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Saturday, January 11, 2020

Today Crunch News, News Updates, Tech News

Today Crunch News, News Updates, Tech News


After delays, noise-adapting NuraLoop earbuds are coming soon and sound great

Posted: 11 Jan 2020 02:30 PM PST

A few buffet mistakes aside, NuraLoop were the biggest disappointment of my 2019 CES. When the headphones showed up at the show as dummy units, it hurt my heart a little. The original Nuraphones made an appearance on my 2017 best of the year list, and the idea of a portable version I could take on long flights seemed almost too good to be true.

And for a full year, it was exactly that. Understandably, the Australian startup ran into a few roadblocks attempting to bring the product to market. It's still a young company, even though its first gen product when over remarkably well. The noise-adapting headphones were extremely well thought out, right down to the package.

The hangup for their portable, in-ear counterparts is pretty surprising, to be honest. For much of the year, Nura just couldn't crack the code of the cable, of all things. It's a doubly odd sticking point, given how many of its competitors have ditched the cabling altogether. It should be noted up front, however, that the decision to keep things tethered is more pragmatic than aesthetic (honestly, it wouldn't have been choice from a design standpoint).

As CEO Dragan Petrovic mentioned in a briefing at the show this week, the customer base for the original over-ears includes a pretty strong base of professional musicians, The cable includes a magnetic adapter for an analog headphone jack, so they can be used on stage monitors. There are a number of other times that still require capable — I'm writing this on a plane, for example. What am I supposed to do, just stare at Gemini Man?

There are other benefits, including a stated 16+ hours of battery life, without requiring a charging case. Also, you can wear them around your neck while not in use, if that's a thing you like to do.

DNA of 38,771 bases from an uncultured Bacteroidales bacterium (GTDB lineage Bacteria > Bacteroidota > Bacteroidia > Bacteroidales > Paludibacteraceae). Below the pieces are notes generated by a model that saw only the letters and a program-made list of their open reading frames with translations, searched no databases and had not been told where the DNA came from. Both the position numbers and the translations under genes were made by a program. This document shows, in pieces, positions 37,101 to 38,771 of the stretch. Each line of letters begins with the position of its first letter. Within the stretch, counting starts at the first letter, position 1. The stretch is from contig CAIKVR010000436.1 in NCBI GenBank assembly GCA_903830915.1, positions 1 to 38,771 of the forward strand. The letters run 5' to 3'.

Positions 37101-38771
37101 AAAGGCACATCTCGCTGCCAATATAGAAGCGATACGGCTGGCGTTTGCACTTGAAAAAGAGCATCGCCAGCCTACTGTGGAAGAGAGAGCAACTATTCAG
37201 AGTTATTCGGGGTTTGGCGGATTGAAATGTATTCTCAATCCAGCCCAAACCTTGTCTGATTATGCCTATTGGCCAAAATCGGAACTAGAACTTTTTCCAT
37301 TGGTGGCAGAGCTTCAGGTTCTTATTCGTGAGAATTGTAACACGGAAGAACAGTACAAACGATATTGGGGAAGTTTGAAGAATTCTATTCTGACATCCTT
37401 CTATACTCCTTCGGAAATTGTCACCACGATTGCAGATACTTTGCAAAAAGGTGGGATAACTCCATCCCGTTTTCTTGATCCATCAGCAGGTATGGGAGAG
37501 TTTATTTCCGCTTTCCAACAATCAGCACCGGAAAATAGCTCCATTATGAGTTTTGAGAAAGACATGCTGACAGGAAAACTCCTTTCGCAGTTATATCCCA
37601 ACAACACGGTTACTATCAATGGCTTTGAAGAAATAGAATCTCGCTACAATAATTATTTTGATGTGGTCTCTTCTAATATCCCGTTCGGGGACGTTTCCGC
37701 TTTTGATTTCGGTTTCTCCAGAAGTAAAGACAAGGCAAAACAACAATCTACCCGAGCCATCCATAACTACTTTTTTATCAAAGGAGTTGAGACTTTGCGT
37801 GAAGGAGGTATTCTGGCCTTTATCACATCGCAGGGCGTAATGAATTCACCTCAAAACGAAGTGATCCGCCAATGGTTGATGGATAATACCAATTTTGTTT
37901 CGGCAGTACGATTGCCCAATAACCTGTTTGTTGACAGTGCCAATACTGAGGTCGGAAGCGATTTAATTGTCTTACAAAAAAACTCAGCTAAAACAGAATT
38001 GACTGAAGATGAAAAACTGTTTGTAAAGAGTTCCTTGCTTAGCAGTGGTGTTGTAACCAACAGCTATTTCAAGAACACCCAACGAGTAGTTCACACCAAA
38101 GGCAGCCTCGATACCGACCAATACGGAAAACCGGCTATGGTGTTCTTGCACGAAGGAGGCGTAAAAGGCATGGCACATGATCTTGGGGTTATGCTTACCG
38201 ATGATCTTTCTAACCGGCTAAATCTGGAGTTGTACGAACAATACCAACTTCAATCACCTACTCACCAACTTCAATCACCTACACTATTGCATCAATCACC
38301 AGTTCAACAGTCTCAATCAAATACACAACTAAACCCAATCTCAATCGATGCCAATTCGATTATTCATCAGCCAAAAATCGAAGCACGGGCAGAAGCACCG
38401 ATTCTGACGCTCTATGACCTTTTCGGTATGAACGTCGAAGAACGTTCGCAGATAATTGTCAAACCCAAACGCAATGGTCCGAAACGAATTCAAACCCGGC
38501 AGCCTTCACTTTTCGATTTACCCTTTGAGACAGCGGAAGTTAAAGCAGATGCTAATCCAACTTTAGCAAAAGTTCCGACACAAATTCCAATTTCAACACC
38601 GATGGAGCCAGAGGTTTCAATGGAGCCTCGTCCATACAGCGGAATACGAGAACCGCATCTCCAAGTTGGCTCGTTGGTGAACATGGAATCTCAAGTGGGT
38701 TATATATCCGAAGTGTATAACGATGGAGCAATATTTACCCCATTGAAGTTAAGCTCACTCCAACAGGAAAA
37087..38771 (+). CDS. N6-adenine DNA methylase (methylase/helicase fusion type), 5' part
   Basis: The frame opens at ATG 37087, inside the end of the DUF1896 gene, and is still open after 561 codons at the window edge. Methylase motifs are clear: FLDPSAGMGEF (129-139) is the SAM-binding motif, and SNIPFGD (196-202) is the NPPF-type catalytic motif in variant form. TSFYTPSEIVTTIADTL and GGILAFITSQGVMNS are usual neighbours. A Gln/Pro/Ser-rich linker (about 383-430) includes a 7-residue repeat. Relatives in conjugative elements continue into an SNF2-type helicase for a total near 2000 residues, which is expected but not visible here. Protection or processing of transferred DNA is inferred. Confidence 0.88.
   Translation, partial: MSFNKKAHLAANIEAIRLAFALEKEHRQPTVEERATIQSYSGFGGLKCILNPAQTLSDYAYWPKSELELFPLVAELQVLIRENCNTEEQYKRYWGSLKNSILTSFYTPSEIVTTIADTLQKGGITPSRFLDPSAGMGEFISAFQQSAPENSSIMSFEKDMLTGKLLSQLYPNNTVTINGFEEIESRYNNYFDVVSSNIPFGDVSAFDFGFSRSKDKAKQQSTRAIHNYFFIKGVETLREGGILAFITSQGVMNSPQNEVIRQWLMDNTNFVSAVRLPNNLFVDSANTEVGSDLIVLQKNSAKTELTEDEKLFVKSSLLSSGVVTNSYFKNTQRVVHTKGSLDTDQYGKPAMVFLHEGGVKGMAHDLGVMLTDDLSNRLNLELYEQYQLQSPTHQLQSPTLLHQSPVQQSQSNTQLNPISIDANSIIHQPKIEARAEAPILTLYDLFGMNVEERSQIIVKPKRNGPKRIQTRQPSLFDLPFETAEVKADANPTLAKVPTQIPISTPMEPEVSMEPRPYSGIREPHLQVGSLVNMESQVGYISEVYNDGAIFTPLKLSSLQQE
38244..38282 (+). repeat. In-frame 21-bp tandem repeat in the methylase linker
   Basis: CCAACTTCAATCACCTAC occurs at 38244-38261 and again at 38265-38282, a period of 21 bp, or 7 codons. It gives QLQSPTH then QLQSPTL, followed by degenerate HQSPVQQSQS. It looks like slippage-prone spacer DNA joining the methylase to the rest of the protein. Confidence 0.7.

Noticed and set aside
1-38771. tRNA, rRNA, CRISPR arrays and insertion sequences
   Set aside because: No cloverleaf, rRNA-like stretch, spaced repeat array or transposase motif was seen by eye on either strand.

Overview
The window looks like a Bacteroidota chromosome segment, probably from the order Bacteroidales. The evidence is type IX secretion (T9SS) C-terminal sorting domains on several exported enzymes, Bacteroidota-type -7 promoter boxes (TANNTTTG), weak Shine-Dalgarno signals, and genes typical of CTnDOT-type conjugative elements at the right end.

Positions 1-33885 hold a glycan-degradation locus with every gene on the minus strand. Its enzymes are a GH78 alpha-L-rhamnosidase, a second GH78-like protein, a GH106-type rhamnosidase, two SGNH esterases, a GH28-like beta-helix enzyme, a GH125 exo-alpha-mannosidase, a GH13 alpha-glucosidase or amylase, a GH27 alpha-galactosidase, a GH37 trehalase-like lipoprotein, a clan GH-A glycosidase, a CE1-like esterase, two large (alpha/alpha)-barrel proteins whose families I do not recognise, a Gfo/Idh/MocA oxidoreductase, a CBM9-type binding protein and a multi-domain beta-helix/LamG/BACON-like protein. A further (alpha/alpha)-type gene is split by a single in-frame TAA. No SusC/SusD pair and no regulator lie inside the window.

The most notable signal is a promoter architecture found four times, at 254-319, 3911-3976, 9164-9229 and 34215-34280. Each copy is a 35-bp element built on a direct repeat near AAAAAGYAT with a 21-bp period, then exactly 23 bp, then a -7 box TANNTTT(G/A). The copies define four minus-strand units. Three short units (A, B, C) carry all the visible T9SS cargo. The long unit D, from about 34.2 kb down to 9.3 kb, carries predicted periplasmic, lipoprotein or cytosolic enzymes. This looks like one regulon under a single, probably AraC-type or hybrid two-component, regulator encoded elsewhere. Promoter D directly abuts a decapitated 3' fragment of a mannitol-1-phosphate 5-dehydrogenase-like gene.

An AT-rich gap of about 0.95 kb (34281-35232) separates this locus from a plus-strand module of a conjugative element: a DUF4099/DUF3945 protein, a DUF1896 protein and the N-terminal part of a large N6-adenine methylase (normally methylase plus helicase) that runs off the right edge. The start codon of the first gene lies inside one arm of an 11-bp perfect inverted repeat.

It's never fun to have to delay a product, of course. In the year between CESes, Apple launched the AirPods Pro. The devices are two distinctly different approaches to the category, but Apple's product does edge into NuraLoops' territory, with a built-in fit check and great noise canceling. Again, different products with different audiences, but one has to wonder how many folks waiting for the NuraLoop pulled the trigger on the new AirPods, instead.

I'm happy to report that the sound quality on the NuraLoop is still extremely excellent. Sure, you lose the over-ear immersive bass effect without the ear cups, but the customized sound profile is still firmly in tact. The calibration is more or less the same, and when you're done, you can swap between profiles to see how big a difference the customization makes (hint: it's big).

The headphones are a bit on the bulky side. I'm definitely going to go exercise with them as soon as I get a review pair to see how well they stay put. The control scheme is clever — a touch well on the outside of each ear that perform a variety of different functions.

The year-long wait was less than ideal, but if you held out, you'll probably find them worth it. The Nuraloop are another excellent product from the small Australian startup, which has managed to distinguish itself well in an overly crowded category. They run $200 and will start shipping in March.